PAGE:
against alleged Adulterer-Dispensing with Co-respondent-Divorce Act 1857 (20 4: 21 Vict.c. 85), ss. 27, 28-Divorce Act 1858 (21 4 22 Vict. c. 108), s. 11-Dirorce Rules 1865, rr. 2, 4, 6.--In his petition for dissolution of marriage a husband alleged that his wife had frequently committed adultery with a person whose name was unknown to him. The petitioner filed affidavits which contained statements to the following effect: The petitioner left his house in Wales on the 17th April 1894, and went to America. He did not return until the 27th May 1896, and he then ascertained that his wife had given birth to a child on the 27th April 1896. She registered the birth of the child without the name of any father. On the 2nd June 1896 she took out a bastardy summons against one H., as being the father of the child. The summons was made returnable on the 17th June 1896. The hearing was adjourned to the 8th July 1896 for the attendance of witnesses. On that day the wife failed to attend in support of the summons, and the justices struck out the case. The wife told the clerk of the husband's solicitor that H. was the father of the child, and that she had never committed adultery with anyone else. H. denied that he was the father of the child, and was prepared to go into the box and to swear that he had never bad intercourse with the wife. It was not disputed that, when he presented his petition, the husband knew where H. vas, and that he know where he was still living. By sect. 27 of the Divorce Act 1857 (20 & 21 Vict. c. 85) every petition for dissolution of marriage “ shall state as distinctly as the nature of the case permits the facts on which the claim to have such marriage dissolved is founded ”; and by sect. 28,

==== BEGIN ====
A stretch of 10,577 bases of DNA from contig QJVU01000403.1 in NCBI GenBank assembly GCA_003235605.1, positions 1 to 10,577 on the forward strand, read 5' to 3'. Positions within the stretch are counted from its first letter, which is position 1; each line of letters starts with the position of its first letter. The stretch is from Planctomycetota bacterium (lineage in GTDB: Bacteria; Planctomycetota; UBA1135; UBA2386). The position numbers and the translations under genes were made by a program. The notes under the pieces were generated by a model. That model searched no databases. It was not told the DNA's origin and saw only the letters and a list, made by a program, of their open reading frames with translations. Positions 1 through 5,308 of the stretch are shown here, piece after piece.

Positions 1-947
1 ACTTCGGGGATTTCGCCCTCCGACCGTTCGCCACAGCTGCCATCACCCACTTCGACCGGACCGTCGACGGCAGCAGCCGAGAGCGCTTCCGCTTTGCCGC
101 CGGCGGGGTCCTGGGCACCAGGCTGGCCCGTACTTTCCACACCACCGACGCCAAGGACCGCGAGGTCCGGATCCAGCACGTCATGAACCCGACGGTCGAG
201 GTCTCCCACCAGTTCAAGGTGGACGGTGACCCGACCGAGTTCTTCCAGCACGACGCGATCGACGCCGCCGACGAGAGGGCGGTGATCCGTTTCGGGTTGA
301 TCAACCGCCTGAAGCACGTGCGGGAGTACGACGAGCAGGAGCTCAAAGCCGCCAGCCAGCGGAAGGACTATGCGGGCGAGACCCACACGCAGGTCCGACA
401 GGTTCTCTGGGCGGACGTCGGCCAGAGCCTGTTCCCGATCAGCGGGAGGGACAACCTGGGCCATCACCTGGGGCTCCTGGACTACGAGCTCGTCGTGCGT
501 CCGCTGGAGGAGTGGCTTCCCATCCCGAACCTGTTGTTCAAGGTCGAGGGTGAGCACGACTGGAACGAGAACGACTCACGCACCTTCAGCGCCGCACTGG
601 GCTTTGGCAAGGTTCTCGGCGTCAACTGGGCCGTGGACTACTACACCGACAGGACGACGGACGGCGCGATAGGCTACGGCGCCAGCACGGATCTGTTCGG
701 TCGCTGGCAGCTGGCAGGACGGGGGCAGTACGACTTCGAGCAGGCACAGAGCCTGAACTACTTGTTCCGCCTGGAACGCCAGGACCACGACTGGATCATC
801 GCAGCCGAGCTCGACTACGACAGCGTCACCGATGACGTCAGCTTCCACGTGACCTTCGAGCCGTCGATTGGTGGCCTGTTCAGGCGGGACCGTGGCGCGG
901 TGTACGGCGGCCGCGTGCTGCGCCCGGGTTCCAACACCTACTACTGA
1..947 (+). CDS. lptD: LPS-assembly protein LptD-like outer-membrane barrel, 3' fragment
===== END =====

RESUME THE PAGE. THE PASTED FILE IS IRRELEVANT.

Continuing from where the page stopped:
upon any such petition presented by a husband the petitioner shall make the alleged adulterer a co-respondent on the said petition unless on special grounds, to be allowed by the court, he shall be excused from so doing.” By sect. 11 of 21 & 22 Vict. c. 108 a person named as co-respondent may be dismissed by the court from the suit if the court thinks there is not sufficient evidence against him. By the Divorce Rules of 1865 every petition must be verified by the petitioner's verifying the facts of which he has personal cognisance aud deposing as to his belief in the truth of the other facts alleged in the petition (rule 2). Alleged adulterers must be made co-respondents unless the judge shall otherwise direct (rule 4), and applications for such direction must be supported by affidavits (rule 5). If the name of the alleged adulterer is unknown to tho petitioner when he presents his petition, the name must be supplied as soon as known, and the petition must be amended accordingly (rule 6). Barnes, J., on the authority of Jones v. Jones (75 L. T. Rep. 190 ; (1896) P. 165), refused to allow the petitioner to proceed without making H., the person who, the wife said, had committed adultery with her, a co-respondent. The petitioner appealed. Held (dissentiente Smith, L.J.), that by “ alleged adulterer in sect. 28 and rule 4 was meant alleged by the petitioner in his petition, and that, if he did not allege any adulterer, sect. 28 and rule 4 did not apply ; that the expression “unknown” in rule 6 referred to name and not to guilt, and the expression “alleged adulterer” in rule 6 could not refer to any person already named in the petition, for the rule only applied where the name of the petitioner was unknown. Held, therefore, that the appeal should be allowed, and that leave to